At a time of rising inflation and tightening monetary policy, the popularity of bonds overall was described by Hargreaves Lansdown’s senior analysts Laith Khalaf as “hard to fathom”. Given the strength of global stock markets in 2017, he would seem to have point, so what has been driving the interest?
With a return of just 5.23% over the year to 11 January 2018, it’s clear investors are not hunting for alpha in the sector. However, with just one fund losing money over the last 12 months, despite 2017 being a good year for riskier investments, it appears managers within the sector are clearly doing their job when it comes to protecting capital leading to increasing demand.
Indeed, with total assets under management of £52.3bn, the sector is now the 10th largest peer group for UK retail investors, up one place from 11th at the start of 2017. Here we take a closer look at the 84 funds that make up the group, how they have performed and the ones attracting most attention among investors.
The top performer
In terms of returns, the stand out performer in the sector over the last three and five years has been the £1bn GAM Star Credit Opportunities Fund, which is co-managed by Anthony Smouha and Gregoire Mivelaz. Versus the sector average return of 12.46% and 22.57% over the two time periods, the fund is up 32.75% and 68.35% respectively. Over one year meanwhile, the fund is ranked second in the sector with a return of 14.3%, sitting only behind the Tideway Hybrid Capital Fund which is up 17.09%.
Such returns seem to have peaked the interest of professional fund buyers. According to FE Analytics, the fund was the eighth most researched fund within the sector in the fourth quarter of last year. However, when compared with the fourth quarter of 2016, it sits only behind the £53bn Pimco GIS Income Fund as the strategic bond fund which has witnessed the biggest increase in research.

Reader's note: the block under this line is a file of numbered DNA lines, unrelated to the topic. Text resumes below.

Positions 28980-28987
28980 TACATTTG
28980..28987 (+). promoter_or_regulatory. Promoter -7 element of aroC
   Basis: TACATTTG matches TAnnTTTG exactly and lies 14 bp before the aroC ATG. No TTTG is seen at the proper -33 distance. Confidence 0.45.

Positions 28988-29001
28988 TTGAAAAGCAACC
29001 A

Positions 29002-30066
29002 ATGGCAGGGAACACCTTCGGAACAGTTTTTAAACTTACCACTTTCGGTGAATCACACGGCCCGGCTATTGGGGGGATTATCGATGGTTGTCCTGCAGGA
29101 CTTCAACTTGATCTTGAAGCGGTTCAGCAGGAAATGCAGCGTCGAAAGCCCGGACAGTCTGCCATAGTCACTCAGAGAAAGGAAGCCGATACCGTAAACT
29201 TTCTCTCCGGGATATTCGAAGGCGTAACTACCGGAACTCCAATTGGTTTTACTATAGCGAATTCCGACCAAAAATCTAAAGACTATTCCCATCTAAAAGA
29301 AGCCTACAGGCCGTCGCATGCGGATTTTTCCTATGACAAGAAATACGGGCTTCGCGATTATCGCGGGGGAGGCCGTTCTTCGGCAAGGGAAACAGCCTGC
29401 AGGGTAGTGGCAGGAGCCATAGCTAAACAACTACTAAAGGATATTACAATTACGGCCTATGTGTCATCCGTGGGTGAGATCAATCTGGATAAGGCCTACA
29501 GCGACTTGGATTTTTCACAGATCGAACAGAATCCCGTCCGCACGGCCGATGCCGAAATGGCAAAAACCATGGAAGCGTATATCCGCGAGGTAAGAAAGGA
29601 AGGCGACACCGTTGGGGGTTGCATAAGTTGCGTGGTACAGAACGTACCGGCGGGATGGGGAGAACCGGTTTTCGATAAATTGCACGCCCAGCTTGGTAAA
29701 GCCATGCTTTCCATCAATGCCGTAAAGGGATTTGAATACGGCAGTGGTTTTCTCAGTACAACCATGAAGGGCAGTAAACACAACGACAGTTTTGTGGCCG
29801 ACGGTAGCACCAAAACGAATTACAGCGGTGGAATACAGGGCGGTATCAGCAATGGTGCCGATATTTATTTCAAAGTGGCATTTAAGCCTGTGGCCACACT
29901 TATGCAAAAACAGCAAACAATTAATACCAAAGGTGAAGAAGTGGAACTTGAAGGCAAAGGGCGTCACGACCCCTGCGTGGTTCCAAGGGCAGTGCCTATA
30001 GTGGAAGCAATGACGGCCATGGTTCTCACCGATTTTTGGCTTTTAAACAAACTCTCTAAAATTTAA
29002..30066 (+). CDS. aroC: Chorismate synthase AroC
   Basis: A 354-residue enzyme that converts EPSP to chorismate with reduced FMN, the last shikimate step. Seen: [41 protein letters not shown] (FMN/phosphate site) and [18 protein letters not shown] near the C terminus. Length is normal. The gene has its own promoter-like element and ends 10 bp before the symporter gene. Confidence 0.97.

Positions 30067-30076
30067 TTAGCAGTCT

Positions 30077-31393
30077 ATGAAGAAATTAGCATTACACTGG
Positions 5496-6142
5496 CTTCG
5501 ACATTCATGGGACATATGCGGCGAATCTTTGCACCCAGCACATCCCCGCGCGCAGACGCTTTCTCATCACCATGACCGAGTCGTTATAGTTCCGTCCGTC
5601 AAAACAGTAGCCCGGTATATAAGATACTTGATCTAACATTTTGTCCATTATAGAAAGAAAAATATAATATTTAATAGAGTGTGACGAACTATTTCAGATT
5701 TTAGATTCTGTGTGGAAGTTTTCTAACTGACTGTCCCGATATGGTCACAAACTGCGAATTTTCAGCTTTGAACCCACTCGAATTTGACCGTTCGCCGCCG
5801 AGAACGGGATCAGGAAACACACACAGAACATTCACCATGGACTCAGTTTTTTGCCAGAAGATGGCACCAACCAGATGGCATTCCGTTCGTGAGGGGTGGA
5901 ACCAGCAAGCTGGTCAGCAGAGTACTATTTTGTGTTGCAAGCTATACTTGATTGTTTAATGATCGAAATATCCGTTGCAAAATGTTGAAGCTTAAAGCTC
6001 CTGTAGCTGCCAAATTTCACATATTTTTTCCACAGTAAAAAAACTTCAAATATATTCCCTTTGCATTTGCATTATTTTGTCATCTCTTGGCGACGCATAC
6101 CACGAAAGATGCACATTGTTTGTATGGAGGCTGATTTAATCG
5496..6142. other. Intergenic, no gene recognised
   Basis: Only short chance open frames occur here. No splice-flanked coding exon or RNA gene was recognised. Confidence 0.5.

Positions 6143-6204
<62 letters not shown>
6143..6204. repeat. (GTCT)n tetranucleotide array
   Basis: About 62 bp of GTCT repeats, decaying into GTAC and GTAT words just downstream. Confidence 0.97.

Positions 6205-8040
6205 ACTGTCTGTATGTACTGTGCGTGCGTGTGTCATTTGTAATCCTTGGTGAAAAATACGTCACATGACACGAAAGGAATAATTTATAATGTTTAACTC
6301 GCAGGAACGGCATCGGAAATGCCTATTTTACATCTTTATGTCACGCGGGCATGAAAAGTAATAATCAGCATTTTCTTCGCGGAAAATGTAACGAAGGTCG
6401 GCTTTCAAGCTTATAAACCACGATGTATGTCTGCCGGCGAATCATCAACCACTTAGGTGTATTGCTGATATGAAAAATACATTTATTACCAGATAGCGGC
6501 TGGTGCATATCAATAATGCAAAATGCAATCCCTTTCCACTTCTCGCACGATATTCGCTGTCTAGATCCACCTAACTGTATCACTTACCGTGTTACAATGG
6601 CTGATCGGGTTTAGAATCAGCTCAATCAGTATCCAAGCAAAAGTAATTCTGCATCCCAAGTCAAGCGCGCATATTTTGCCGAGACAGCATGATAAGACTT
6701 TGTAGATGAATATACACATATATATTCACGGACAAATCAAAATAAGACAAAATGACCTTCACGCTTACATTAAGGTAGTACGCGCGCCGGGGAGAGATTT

The bigger the better?
In size terms, the biggest fund in the sector, by a considerable margin, is Richard Woolnough’s M&G Optimal Income Fund. With assets under management of £21.8bn, it is is the now the largest retail fund in the UK (excluding Pimco as most of its assets are domiciled outside of the UK), recently usurping Standard Life’s Global Absolute Return Strategies (Gars) Fund, which is £21.1bn in size.
But is biggest necessarily best? Over one year Woolnough’s mammoth fund is marginally ahead of the sector, returning 5.8% which places it 33rd in the peer group. The fund is also second quartile over three and five years with returns of 13.7% and 27.2% respectively.
Explaining the popularity of the fund, Adrian Lowcock, investment director at Architas, says part of the reason the fund is so big is owing to the legacy of the M&G fund range.
He adds: “Woolnough earned a strong reputation during the financial crisis and has proven capable of running money across a wide range of environments and conditions. The size of the funds he runs means that flows in or out of the sector will impact his funds more than others, significantly so.”
The second biggest fund in the sector is Ariel Bezalel’s £3.9bn Jupiter Strategic Bond Fund, has had a much more challenging last 12 months, slipping to fourth quartile after a gain of just 3.6%. Over three years it climbs to third quartile with a gain of 12.3% and over five years it is second quartile in the sector, with a gain of 22.6%. This recent drop off in performance may go to explain why, according to FE Analytics, the fund was the most heavily-researched among professional investors in the fourth quarter of 2017.
Completing the top three most researched funds in the sector were Woolnough’s M&G Optimal Income Fund and the Invesco Perpetual Monthly Income Plus Fund, which is managed by Paul Causer, Paul Read and Ciaron Mallon.
Article continues on the next page…